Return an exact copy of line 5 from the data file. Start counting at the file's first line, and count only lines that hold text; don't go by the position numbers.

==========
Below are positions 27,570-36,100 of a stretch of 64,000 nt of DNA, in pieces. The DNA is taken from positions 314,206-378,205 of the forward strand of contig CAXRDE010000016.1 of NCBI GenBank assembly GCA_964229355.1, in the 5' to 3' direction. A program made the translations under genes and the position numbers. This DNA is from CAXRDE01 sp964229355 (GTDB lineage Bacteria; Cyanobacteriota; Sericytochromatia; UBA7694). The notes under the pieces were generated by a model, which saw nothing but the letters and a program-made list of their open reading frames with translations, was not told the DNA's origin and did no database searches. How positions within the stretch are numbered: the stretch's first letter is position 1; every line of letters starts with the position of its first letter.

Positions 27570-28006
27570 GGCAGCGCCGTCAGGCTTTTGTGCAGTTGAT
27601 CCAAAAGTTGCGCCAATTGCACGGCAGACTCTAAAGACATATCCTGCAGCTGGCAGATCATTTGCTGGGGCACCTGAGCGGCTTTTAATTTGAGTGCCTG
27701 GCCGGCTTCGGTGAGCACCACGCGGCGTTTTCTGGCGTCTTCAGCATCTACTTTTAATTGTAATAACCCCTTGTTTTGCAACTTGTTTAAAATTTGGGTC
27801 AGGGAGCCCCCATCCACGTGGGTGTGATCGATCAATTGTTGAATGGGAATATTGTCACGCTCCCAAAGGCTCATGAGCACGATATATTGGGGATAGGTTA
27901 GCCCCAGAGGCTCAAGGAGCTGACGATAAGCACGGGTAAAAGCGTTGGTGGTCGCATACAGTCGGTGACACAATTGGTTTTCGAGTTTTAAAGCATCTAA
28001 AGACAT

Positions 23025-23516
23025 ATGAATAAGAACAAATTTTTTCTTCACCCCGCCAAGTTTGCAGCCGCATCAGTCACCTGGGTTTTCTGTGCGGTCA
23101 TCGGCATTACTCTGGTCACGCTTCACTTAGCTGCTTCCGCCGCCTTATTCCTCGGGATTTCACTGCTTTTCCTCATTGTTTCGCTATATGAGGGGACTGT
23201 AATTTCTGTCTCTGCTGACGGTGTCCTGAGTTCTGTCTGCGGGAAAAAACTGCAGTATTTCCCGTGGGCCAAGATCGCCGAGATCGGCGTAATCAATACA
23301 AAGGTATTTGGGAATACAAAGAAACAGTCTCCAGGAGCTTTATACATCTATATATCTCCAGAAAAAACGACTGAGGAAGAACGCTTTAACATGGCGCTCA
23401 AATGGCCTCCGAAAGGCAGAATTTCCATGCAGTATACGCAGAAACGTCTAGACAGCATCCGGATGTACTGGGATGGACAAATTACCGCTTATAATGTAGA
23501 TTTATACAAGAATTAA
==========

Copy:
27701 GCCGGCTTCGGTGAGCACCACGCGGCGTTTTCTGGCGTCTTCAGCATCTACTTTTAATTGTAATAACCCCTTGTTTTGCAACTTGTTTAAAATTTGGGTC